November 9, 2017

Dear First Pres, 

 

   It's hard to imagine that as I was finishing my sermon about the biblical vision of the future from Habakkuk 2:14 in the first service, Devin Kelley was running into a filled sanctuary in Sutherland Springs, TX and unleashing such violence and evil on the women, men, and children worshipping there. What he did is almost unimaginable. But since we live in a time when this kind of violence is so prevalent, it's not completely unimaginable ... but I wish it were.
 
   So, what does that mean about the words we read from Habakkuk? Has God forgotten his promise to Habakkuk who came complaining about the evil of his time? Will the earth really be filled with the knowledge of the glory of the Lord as the waters cover the sea?
 
   I've actually found incredible comfort this week in the words of Habakkuk from Sunday's sermon, and not just verse 14. I encourage you to read Habakkuk 2 again today. In God's response to Habakkuk's complaint you'll hear God's clear judgment against the kind of evil that was let loose in Devin Kelley on Sunday. God is not unconcerned with this kind of violence. He hates it. It will not go unfettered forever. The day will come when God will wipe the earth of it. Praise be to God. Surely the day will come, through Christ the King, that the earth will be filled with the knowledge of the glory of the Lord, and that will be a very good day for all who are found righteous in Christ. Though Habakkuk 2 is filled with "woe," it is meant to be a great encouragement for those who are praying for God's Kingdom to come. And nowhere in the passage is the encouragement more positive than in 2:14, "For the earth will be filled with the knowledge of the glory of the Lord, as the waters cover the sea." It's the promised action of the Lord.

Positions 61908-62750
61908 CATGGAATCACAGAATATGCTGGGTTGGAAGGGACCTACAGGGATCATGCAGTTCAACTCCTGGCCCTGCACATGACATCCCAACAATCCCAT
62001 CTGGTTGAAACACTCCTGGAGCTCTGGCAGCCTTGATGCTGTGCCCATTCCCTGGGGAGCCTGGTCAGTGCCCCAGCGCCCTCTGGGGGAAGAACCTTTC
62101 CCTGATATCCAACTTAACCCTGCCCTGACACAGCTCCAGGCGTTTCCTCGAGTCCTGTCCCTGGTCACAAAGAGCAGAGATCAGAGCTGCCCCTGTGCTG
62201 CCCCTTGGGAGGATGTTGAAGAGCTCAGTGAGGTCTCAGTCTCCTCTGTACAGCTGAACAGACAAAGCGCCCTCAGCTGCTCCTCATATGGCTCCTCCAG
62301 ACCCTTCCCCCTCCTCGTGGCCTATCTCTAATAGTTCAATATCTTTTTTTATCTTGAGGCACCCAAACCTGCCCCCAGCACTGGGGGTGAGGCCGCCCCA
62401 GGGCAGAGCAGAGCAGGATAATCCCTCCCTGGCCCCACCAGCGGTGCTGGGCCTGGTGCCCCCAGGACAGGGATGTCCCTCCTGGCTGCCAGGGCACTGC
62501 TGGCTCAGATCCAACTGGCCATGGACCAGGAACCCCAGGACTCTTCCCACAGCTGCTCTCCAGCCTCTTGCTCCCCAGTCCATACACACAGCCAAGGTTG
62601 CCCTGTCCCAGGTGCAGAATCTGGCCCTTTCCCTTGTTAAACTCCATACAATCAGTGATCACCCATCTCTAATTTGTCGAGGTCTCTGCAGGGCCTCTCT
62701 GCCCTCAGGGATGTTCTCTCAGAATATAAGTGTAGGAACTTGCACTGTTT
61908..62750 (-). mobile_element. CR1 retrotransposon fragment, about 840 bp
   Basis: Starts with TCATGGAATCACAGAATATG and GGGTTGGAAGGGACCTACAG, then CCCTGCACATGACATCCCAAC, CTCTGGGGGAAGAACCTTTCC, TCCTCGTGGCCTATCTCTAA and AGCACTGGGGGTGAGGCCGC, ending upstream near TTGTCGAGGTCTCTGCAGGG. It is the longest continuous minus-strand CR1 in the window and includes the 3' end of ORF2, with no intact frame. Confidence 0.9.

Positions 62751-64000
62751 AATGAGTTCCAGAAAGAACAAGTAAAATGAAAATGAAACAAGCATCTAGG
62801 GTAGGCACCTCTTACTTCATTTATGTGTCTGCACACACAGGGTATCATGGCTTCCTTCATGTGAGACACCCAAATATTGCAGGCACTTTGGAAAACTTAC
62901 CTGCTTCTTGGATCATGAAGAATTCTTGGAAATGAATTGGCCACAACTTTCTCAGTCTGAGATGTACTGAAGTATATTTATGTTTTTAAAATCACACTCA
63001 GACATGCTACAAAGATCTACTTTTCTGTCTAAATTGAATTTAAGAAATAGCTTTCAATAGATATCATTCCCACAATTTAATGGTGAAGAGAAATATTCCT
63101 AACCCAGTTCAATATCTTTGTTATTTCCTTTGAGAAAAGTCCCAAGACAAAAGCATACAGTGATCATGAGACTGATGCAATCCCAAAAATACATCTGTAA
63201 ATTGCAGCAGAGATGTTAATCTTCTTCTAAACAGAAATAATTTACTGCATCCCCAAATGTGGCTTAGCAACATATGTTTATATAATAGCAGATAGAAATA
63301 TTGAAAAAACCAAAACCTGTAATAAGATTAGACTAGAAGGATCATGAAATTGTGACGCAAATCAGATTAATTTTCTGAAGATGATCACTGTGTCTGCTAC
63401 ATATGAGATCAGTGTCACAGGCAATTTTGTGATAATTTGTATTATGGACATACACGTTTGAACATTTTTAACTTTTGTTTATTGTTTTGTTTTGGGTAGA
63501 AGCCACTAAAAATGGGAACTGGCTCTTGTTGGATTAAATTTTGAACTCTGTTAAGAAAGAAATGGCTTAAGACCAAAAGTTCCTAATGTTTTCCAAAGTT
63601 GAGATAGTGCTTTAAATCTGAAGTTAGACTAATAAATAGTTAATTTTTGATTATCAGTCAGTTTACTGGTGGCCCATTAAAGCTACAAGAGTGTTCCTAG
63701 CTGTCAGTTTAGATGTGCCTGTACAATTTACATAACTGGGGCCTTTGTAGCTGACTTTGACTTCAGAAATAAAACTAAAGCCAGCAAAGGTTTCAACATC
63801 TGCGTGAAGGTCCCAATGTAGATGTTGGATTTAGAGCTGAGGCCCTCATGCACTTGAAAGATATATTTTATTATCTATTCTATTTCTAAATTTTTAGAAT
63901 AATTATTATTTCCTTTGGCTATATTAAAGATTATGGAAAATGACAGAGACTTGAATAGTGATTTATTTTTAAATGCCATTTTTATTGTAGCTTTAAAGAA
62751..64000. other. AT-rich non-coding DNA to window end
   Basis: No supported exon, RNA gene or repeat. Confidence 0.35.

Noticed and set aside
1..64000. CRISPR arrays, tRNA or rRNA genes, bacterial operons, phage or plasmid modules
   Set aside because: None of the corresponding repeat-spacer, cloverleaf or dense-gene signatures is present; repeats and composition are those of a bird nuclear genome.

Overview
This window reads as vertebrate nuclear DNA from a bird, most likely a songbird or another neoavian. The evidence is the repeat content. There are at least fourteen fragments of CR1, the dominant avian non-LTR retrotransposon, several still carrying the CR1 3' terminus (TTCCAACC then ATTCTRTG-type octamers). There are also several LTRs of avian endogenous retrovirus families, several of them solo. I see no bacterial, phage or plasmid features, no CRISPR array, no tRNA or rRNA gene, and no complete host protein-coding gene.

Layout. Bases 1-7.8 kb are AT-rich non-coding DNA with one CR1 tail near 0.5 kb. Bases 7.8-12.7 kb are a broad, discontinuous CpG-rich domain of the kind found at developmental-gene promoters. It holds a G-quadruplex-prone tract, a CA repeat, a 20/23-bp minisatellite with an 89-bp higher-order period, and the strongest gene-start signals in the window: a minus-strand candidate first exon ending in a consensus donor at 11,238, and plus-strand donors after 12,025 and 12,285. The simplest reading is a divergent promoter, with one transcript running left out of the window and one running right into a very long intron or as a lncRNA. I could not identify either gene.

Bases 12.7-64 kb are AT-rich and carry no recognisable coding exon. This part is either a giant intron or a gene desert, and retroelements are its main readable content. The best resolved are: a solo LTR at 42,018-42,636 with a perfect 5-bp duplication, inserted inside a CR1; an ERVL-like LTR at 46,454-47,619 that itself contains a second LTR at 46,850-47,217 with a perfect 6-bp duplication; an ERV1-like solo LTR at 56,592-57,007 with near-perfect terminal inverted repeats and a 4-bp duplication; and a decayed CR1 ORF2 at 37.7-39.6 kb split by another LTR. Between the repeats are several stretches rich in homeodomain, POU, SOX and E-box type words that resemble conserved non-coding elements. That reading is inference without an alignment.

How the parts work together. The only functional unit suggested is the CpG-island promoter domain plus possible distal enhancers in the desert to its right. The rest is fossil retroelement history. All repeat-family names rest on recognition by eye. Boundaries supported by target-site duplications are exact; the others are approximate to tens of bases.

But until then, how shall we live? Last night, during WednesdayNights @ FPC, the men's group studied Mark 5. It includes the story of Jesus bringing Jairus' daughter back to life. When Jairus approaches Jesus and falls at his feet, his daughter is on the brink of death. By the time Jesus finally gets to Jairus' house, the girl is dead. Still, in verse 36, Jesus turns to Jairus, who just heard that his daughter was gone, and says, "Don't be afraid; just believe." This is how we should live. We need not be afraid; rather, we need to have faith - faith that God can and will do what He has promised, faith that fills us with Christian hope, and faith that compels us to live as God's salt and light in the world. Habbakuk 2:4 says it this way, "the righteous shall live by faith."
 
   Beloved, when the world seems to be deteriorating around you, remember that through Christ the whole earth will be filled with the knowledge of the glory of the Lord. And, remember God's call on your life through Christ: Don't be afraid; just believe.
 
   I'll see you Sunday when we will continue to explore the biblical vision for the future.

Blessings,
Jeremy